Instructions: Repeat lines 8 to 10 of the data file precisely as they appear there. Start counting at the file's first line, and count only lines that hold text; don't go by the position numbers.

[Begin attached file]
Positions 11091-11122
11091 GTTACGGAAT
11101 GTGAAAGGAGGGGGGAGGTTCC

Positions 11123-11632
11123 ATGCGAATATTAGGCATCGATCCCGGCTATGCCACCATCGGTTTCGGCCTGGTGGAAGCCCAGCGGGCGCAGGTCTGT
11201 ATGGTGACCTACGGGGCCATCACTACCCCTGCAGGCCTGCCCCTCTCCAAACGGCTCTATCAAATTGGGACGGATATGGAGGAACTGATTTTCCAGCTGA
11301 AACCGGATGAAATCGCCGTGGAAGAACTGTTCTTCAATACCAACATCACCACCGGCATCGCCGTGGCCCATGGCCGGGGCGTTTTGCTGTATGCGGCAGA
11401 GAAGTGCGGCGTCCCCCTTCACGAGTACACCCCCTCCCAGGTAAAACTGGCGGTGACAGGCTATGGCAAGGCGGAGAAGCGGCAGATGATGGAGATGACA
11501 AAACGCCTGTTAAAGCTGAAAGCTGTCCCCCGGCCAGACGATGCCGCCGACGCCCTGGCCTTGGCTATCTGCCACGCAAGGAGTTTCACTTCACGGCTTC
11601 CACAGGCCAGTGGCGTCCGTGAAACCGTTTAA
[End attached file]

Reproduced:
11401 GAAGTGCGGCGTCCCCCTTCACGAGTACACCCCCTCCCAGGTAAAACTGGCGGTGACAGGCTATGGCAAGGCGGAGAAGCGGCAGATGATGGAGATGACA
11501 AAACGCCTGTTAAAGCTGAAAGCTGTCCCCCGGCCAGACGATGCCGCCGACGCCCTGGCCTTGGCTATCTGCCACGCAAGGAGTTTCACTTCACGGCTTC
11601 CACAGGCCAGTGGCGTCCGTGAAACCGTTTAA